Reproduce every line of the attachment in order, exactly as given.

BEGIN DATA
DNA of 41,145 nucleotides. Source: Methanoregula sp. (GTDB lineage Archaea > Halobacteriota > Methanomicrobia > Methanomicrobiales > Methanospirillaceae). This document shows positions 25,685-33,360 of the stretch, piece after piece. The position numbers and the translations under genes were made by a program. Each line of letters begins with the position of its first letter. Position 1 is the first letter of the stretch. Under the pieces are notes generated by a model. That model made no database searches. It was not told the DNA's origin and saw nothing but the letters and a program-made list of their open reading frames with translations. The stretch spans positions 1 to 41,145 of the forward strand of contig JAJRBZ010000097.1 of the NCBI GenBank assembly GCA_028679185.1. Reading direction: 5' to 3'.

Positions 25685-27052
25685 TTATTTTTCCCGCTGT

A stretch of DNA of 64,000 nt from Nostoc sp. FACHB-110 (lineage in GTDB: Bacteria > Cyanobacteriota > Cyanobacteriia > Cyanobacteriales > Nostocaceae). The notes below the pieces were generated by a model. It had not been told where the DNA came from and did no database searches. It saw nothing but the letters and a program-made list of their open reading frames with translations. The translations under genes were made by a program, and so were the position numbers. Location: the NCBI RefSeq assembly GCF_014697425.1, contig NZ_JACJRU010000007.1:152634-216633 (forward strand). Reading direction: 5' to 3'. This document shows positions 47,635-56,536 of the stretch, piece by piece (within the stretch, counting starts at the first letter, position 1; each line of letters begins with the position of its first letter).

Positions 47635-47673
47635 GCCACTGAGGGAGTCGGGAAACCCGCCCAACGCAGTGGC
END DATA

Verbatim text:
DNA of 41,145 nucleotides. Source: Methanoregula sp. (GTDB lineage Archaea > Halobacteriota > Methanomicrobia > Methanomicrobiales > Methanospirillaceae). This document shows positions 25,685-33,360 of the stretch, piece after piece. The position numbers and the translations under genes were made by a program. Each line of letters begins with the position of its first letter. Position 1 is the first letter of the stretch. Under the pieces are notes generated by a model. That model made no database searches. It was not told the DNA's origin and saw nothing but the letters and a program-made list of their open reading frames with translations. The stretch spans positions 1 to 41,145 of the forward strand of contig JAJRBZ010000097.1 of the NCBI GenBank assembly GCA_028679185.1. Reading direction: 5' to 3'.

Positions 25685-27052
25685 TTATTTTTCCCGCTGT

A stretch of DNA of 64,000 nt from Nostoc sp. FACHB-110 (lineage in GTDB: Bacteria > Cyanobacteriota > Cyanobacteriia > Cyanobacteriales > Nostocaceae). The notes below the pieces were generated by a model. It had not been told where the DNA came from and did no database searches. It saw nothing but the letters and a program-made list of their open reading frames with translations. The translations under genes were made by a program, and so were the position numbers. Location: the NCBI RefSeq assembly GCF_014697425.1, contig NZ_JACJRU010000007.1:152634-216633 (forward strand). Reading direction: 5' to 3'. This document shows positions 47,635-56,536 of the stretch, piece by piece (within the stretch, counting starts at the first letter, position 1; each line of letters begins with the position of its first letter).

Positions 47635-47673
47635 GCCACTGAGGGAGTCGGGAAACCCGCCCAACGCAGTGGC